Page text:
France to introduce U.N. resolution on Syria chemical weapons

PARIS -- France said Tuesday it would initiate a resolution in the United Nations Security Council demanding that Syria reveal the extent of its chemical weapons program and turn its arsenal over to international inspectors to be neutralized.

The announcement by Foreign Minister Laurent Fabius came a day after Russia floated a proposal to put Syrian chemical weapons under international supervision, a new idea that could delay or forestall a U.S.-led military strike.

President Obama is scheduled to deliver a speech to the nation Tuesday evening regarding Syria. "We will pursue this diplomatic track," Obama said in an interview with Fox News on Monday. "I fervently hope that this can be resolved in a nonmilitary way."

Fabius said he greeted the Russian gambit “with interest and caution.”

“With interest, because it’s the first time there’s been this opening. With caution, because Russia has changed its position, and its proposal is difficult to apply,” Fabius told Europe 1 radio Tuesday morning. “We know that Syria has more than a thousand tons of chemical weapons that are difficult to localize and destroy.”

Fabius told reporters later that France would introduce a militarily enforceable resolution at the U.N. calling on Damascus to give up its chemical arms.

The new flurry of diplomatic activity came after an off-the-cuff remark Monday by U.S. Secretary of State John F. Kerry in London. Kerry said Syrian President Bashar Assad could avoid a Western attack if he gave up “every single bit of his chemical weapons to the international community in the next week,” a move Kerry himself immediately dismissed as a fanciful notion.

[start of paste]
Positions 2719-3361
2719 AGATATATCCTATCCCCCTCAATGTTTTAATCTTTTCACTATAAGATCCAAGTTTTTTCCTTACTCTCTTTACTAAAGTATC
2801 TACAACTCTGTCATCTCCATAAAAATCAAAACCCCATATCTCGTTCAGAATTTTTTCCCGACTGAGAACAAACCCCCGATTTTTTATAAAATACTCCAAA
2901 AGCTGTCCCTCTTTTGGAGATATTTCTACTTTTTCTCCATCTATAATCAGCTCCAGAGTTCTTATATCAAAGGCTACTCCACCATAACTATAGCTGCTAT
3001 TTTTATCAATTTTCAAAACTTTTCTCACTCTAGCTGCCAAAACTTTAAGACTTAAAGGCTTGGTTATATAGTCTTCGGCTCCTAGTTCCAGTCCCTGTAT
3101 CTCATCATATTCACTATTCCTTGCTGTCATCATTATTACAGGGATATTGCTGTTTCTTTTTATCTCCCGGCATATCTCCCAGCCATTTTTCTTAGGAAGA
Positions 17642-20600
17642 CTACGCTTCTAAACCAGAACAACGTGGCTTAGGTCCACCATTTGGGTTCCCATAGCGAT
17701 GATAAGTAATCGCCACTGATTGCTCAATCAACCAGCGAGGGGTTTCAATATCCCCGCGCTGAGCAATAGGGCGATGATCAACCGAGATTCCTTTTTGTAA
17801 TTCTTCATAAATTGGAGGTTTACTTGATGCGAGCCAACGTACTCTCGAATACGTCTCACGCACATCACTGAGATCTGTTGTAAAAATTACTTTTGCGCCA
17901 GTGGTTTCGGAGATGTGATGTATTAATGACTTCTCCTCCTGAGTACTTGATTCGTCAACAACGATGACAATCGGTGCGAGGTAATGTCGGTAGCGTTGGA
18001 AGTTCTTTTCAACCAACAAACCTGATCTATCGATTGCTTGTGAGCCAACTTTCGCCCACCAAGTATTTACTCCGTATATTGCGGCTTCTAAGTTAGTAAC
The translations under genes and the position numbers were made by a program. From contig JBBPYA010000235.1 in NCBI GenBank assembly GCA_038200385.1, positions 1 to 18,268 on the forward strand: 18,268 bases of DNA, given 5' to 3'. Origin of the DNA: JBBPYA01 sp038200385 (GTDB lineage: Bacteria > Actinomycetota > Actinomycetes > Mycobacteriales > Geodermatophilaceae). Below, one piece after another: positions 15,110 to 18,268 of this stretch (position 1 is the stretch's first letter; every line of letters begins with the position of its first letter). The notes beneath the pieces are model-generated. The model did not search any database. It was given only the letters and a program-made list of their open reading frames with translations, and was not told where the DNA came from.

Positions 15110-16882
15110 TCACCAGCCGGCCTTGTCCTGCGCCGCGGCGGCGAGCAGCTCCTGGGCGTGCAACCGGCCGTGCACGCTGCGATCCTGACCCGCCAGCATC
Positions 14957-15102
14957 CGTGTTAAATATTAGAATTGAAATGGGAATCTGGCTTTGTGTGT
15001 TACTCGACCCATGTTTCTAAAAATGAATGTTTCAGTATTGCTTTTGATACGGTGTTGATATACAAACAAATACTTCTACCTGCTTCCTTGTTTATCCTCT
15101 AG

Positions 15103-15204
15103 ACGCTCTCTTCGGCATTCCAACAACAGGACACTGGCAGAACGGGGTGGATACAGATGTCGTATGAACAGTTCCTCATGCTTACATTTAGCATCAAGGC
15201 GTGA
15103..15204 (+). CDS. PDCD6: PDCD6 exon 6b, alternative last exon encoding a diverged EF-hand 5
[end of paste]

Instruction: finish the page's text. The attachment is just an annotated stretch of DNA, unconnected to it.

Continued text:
But Russia took what appeared to be a rhetorical comment and has turned it into a diplomatic initiative, one that has garnered interest from President Obama, British Prime Minister David Cameron and other countries.

Along with the U.S and Britain, France has been the most outspoken supporter of a harsh military reprisal against the Assad regime for its alleged use of chemical weapons in a deadly Aug. 21 assault on a rebel-held Damascus suburb, which the U.S. says killed more than 1,400 people. Although Britain has ruled out actively participating in a military strike, Cameron continues to urge a forceful response.

Fabius said he was certain that Moscow’s new initiative was in part a result of the tough line advocated by Paris.

“The attitude we have had from the beginning, which is considered toughness, is the attitude that has moved things forward,” Fabius said.

He told Le Point news magazine that the Russian proposal would be acceptable only if Assad “complies without delay in putting all his chemical weapons under international control and allowing them to be destroyed.”

Fabius has also called on the International Criminal Court at the Hague to investigate the Aug. 21 attack.


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